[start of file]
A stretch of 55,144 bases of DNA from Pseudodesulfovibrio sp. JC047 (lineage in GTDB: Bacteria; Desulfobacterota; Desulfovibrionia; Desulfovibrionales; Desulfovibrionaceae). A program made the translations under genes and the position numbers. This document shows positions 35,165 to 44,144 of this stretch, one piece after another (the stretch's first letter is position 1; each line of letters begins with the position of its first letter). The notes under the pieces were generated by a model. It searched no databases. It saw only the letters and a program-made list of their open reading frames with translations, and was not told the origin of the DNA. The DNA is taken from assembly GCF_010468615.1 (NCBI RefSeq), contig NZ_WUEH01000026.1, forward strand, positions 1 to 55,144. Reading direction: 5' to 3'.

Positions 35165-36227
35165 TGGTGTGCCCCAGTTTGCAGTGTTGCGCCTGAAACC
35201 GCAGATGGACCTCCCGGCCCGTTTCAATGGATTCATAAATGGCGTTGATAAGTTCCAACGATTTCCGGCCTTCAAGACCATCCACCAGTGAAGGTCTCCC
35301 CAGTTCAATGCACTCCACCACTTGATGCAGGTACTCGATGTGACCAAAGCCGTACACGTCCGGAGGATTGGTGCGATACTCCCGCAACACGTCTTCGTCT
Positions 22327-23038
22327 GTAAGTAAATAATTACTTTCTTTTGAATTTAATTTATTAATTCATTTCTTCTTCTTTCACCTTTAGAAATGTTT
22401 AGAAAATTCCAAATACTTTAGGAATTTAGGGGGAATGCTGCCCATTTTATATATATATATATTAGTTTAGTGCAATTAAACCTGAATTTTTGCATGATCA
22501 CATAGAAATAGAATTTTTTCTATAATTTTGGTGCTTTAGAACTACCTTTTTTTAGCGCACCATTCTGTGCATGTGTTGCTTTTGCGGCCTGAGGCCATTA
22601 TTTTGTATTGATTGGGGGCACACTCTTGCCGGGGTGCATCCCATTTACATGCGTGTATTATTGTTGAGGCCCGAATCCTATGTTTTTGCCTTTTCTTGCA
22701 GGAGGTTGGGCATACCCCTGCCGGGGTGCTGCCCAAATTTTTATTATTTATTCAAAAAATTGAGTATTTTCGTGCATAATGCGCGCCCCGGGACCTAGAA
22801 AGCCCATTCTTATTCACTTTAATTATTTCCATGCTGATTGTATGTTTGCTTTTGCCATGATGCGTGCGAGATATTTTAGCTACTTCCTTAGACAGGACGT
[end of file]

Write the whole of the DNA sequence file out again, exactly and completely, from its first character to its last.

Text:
A stretch of 55,144 bases of DNA from Pseudodesulfovibrio sp. JC047 (lineage in GTDB: Bacteria; Desulfobacterota; Desulfovibrionia; Desulfovibrionales; Desulfovibrionaceae). A program made the translations under genes and the position numbers. This document shows positions 35,165 to 44,144 of this stretch, one piece after another (the stretch's first letter is position 1; each line of letters begins with the position of its first letter). The notes under the pieces were generated by a model. It searched no databases. It saw only the letters and a program-made list of their open reading frames with translations, and was not told the origin of the DNA. The DNA is taken from assembly GCF_010468615.1 (NCBI RefSeq), contig NZ_WUEH01000026.1, forward strand, positions 1 to 55,144. Reading direction: 5' to 3'.

Positions 35165-36227
35165 TGGTGTGCCCCAGTTTGCAGTGTTGCGCCTGAAACC
35201 GCAGATGGACCTCCCGGCCCGTTTCAATGGATTCATAAATGGCGTTGATAAGTTCCAACGATTTCCGGCCTTCAAGACCATCCACCAGTGAAGGTCTCCC
35301 CAGTTCAATGCACTCCACCACTTGATGCAGGTACTCGATGTGACCAAAGCCGTACACGTCCGGAGGATTGGTGCGATACTCCCGCAACACGTCTTCGTCT
Positions 22327-23038
22327 GTAAGTAAATAATTACTTTCTTTTGAATTTAATTTATTAATTCATTTCTTCTTCTTTCACCTTTAGAAATGTTT
22401 AGAAAATTCCAAATACTTTAGGAATTTAGGGGGAATGCTGCCCATTTTATATATATATATATTAGTTTAGTGCAATTAAACCTGAATTTTTGCATGATCA
22501 CATAGAAATAGAATTTTTTCTATAATTTTGGTGCTTTAGAACTACCTTTTTTTAGCGCACCATTCTGTGCATGTGTTGCTTTTGCGGCCTGAGGCCATTA
22601 TTTTGTATTGATTGGGGGCACACTCTTGCCGGGGTGCATCCCATTTACATGCGTGTATTATTGTTGAGGCCCGAATCCTATGTTTTTGCCTTTTCTTGCA
22701 GGAGGTTGGGCATACCCCTGCCGGGGTGCTGCCCAAATTTTTATTATTTATTCAAAAAATTGAGTATTTTCGTGCATAATGCGCGCCCCGGGACCTAGAA
22801 AGCCCATTCTTATTCACTTTAATTATTTCCATGCTGATTGTATGTTTGCTTTTGCCATGATGCGTGCGAGATATTTTAGCTACTTCCTTAGACAGGACGT